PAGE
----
Researchers help boost attendance at life-saving health checks
Researchers from Staffordshire University believe that using new methods of risk communication will encourage more people to attend potentially life-saving health checks.
All English adults aged 40 to 74 are invited to a free NHS Health Check to assess their risk of heart disease, but recent figures show that only half of those who are eligible actually attend.
Dr Naomi Ellis, Senior Lecturer in Physical Activity and Health, and Dr Chris Gidlow, Associate Professor in Health and Exercise, have been conducting research into why patients do not attend their health check.
“Increasing uptake for NHS Health Checks is a national priority and here in Stoke-on-Trent and Staffordshire, we are working with the Public Health teams to explore new ways of increasing uptake.” said Chris.
“Health Checks are a really important way of allowing people to identify and then manage their risk of cardiovascular disease and other chronic conditions.”
Over 40 patients from general practices in Stoke-on-Trent, who didn’t attend their appointments, were interviewed as part of the research.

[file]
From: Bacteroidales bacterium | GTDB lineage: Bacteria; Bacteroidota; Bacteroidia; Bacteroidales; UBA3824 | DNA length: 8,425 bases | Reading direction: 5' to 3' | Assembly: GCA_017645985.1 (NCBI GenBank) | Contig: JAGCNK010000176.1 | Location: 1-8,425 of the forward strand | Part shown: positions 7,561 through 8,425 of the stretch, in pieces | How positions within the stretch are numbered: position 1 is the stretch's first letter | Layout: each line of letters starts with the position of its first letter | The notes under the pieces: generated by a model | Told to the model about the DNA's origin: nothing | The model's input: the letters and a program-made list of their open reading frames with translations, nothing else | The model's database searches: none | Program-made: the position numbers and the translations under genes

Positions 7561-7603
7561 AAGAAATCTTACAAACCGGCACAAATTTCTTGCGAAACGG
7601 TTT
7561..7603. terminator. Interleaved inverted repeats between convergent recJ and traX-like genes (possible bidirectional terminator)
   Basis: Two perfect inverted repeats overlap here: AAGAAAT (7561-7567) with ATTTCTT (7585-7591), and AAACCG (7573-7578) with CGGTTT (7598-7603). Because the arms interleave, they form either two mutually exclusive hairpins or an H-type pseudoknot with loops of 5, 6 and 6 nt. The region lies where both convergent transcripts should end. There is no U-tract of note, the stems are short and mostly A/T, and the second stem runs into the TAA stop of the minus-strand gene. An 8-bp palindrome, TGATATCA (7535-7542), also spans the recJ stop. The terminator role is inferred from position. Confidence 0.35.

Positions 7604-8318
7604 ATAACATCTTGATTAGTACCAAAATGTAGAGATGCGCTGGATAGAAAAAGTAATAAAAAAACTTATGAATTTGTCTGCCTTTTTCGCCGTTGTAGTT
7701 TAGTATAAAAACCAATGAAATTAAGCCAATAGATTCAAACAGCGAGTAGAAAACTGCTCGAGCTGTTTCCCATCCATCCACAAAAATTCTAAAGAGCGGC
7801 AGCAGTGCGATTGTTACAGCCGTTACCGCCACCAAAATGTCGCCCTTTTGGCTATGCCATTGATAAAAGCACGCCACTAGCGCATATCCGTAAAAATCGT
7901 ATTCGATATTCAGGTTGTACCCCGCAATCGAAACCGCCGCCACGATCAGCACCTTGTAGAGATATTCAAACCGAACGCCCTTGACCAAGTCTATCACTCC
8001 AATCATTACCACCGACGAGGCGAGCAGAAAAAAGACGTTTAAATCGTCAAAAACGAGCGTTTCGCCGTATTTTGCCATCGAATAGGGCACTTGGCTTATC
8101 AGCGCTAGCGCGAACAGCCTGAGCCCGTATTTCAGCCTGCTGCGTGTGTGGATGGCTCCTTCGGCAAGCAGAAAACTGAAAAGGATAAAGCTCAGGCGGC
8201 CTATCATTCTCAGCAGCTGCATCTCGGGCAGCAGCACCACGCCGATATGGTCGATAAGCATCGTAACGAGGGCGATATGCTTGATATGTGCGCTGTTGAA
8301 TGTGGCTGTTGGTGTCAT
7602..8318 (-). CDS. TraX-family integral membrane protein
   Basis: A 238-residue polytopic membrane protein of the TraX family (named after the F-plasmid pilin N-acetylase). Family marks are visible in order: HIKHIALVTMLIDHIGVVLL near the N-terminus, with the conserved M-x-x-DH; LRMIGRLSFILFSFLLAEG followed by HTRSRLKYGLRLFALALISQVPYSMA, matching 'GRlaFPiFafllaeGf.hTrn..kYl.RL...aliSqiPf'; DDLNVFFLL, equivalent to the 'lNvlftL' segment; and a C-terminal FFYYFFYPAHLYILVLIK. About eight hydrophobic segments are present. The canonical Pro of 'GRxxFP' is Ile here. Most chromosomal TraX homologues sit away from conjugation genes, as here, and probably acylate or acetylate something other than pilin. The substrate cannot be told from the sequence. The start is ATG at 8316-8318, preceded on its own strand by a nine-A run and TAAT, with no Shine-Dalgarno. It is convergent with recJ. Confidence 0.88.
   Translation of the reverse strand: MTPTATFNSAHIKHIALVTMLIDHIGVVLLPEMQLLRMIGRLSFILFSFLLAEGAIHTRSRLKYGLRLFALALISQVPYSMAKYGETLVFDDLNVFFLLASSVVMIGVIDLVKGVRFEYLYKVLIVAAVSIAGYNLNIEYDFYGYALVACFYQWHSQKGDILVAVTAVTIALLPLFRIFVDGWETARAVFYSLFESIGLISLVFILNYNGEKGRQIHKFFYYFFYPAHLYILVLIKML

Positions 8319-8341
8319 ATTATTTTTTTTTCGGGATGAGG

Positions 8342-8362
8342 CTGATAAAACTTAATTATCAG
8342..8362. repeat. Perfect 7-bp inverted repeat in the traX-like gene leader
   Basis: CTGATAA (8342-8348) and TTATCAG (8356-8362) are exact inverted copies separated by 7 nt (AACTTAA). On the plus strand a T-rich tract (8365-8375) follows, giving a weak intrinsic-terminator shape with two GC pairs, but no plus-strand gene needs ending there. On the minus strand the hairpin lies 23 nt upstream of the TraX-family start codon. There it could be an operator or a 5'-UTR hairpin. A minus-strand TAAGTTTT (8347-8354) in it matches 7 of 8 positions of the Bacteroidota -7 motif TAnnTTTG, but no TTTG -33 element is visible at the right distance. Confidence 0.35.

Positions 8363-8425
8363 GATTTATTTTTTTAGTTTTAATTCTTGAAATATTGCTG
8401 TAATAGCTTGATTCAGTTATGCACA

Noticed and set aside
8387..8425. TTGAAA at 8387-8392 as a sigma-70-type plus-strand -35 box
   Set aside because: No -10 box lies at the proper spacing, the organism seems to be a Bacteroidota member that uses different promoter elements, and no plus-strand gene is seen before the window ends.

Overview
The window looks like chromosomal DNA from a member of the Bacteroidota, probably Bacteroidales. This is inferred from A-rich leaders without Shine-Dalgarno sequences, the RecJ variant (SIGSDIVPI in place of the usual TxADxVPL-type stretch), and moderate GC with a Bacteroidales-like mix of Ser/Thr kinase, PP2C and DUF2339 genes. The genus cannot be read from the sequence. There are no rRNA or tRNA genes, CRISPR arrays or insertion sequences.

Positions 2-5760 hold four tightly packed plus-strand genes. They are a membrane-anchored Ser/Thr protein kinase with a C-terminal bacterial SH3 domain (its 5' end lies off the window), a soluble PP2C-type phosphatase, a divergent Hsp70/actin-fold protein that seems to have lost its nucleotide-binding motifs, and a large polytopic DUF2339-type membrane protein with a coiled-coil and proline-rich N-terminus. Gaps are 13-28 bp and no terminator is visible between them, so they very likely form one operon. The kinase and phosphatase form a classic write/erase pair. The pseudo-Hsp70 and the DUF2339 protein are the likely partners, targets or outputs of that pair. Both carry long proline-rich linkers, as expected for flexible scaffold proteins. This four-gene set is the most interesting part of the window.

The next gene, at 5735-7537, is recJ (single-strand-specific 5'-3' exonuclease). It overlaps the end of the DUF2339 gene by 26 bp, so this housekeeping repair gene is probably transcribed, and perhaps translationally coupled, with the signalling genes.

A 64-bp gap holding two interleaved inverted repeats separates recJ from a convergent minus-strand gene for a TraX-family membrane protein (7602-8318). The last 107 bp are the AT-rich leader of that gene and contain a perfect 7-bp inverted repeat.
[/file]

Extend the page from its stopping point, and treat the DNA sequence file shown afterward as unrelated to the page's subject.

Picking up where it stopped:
“There seems to be a lack of awareness of the health check programme and many people don’t understand why they need to go.” explained Naomi.
“When they get the letter through the post they often don’t realise its importance or see why it is relevant to them, so they are not motivated to act.”
Naomi believes the invitations need to make more of an impact and be personally relevant to the reader.
“One idea is to use tailor the invitations to peoples’ individual level of disease risk.” said Naomi.
“For example, if you receive a letter from your doctor saying that you have a 20% chance of having a heart attack or stroke in the next 10 years, then it will hopefully make you realise that you need to do something about it.”
Naomi and Chris are about to undertake further research to see if including this kind of personalised risk message - based on information from GP records such as cholesterol levels, blood pressure, family history, and height and weight - in the health check invitation will encourage more people to attend.
The research project will run for 12 months, with trial invitations being sent to over 1,000 patients from practices in Stoke-on-Trent and Staffordshire.
“We really want to find a simple way to help people make the most of the Health Check opportunity. The feedback from the interviews has been really interesting and has led us to being that bit closer to understanding what we can do to improve uptake.”
‘A qualitative investigation of non-response in NHS health checks’, has recently been published in the online journal Archives of Public Health.
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